Vincent R. Farallo

Ohio University

Ecology and Evolutionary Biology

107 Irvine Hall

Athens, OH, 45701

vfarallo (at) gmail.com

I am currently a 6th year Ph.D. candidate at Ohio University in Athens, OH. I received my B.Sc. from John Carroll University in 2006 and M.Sc. from the population and conservation biology program at Texas State University-San Marcos in 2009. During my stay at Texas State I was mentored by Michael R.J. Forstner while I completed my master's thesis project on the role of predation in the evolution of color polymorphism in the mottled rock rattlesnake (Crotalus l. lepidus).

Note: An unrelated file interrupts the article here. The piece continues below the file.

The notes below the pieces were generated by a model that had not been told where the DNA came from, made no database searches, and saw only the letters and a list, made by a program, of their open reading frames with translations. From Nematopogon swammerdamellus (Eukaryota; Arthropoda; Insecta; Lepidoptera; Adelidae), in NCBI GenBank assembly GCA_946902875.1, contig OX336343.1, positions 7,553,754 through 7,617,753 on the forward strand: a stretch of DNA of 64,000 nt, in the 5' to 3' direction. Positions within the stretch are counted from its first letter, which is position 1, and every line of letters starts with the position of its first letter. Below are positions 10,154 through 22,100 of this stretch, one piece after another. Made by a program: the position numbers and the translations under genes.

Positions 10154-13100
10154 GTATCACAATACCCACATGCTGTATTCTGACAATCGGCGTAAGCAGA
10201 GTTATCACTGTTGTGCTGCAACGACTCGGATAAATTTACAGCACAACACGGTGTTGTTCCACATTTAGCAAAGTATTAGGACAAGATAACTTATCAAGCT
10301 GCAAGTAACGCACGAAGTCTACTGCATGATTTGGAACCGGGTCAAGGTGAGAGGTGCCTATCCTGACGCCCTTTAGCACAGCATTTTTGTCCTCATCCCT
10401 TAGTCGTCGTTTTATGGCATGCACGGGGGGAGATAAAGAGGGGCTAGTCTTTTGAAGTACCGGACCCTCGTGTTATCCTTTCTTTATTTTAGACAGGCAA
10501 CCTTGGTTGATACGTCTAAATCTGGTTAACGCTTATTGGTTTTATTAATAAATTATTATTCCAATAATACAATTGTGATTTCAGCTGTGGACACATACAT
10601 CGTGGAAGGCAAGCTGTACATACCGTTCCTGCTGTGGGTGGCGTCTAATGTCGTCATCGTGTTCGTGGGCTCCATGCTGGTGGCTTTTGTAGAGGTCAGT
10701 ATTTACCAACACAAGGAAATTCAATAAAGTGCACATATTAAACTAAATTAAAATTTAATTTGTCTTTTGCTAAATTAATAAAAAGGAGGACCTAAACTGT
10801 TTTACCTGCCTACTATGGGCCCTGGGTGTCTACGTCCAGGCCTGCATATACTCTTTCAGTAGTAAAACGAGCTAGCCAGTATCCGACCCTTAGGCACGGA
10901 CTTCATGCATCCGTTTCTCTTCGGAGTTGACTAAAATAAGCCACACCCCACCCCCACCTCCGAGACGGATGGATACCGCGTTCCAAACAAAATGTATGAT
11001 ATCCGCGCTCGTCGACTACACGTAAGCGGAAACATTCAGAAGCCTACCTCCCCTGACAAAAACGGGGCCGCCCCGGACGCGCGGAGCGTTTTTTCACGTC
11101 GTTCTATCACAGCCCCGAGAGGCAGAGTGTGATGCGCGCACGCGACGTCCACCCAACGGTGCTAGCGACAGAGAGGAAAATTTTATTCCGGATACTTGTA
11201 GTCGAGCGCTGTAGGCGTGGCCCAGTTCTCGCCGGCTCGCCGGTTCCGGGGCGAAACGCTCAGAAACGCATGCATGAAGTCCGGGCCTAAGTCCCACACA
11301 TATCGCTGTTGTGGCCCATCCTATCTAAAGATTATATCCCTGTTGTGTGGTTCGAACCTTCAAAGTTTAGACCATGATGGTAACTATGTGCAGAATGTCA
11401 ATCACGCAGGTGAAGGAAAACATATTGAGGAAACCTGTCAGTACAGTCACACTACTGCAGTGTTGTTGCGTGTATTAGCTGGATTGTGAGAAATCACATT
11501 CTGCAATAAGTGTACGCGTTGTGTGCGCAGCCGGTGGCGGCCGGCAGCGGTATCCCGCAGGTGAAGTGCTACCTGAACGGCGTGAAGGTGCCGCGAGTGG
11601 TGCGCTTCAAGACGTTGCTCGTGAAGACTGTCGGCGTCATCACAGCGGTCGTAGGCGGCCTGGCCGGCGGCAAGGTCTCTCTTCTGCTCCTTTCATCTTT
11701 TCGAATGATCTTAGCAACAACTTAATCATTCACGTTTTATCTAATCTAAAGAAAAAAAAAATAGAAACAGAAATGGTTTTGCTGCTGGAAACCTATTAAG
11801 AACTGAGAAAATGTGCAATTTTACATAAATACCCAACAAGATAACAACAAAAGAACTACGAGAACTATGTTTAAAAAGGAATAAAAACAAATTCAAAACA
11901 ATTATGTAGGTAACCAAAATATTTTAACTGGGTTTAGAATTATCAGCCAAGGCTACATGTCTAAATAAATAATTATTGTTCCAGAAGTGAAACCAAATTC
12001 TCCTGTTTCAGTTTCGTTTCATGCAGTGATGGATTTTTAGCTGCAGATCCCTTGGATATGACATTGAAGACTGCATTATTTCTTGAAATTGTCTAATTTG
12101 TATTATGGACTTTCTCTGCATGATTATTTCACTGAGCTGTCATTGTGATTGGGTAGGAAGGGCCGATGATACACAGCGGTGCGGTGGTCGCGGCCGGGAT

Presently, I am in the laboratory of Donald B. Miles studying the evolutionary ecology of Plethodontid salamanders. My dissertation focuses on the role of micro-habitat in the evolutionary ecology of these salamanders. Specifically, I have been addressing several questions that center around the role of microhabitat. For example, how are micro-habitat variables affected by aspects of the macro-habitat and then using these data to determine how alterations to the environment such as global climate change will effect Plethodontid salamanders. My research has been conducted throughout the Appalachian Mountain region including the Great Smokey Mountains National Park, Cherokee National Forest, Pisgah National Forest, Blue Ridge Parkway National Park, Monongahela National Forest, and Wayne National Forest.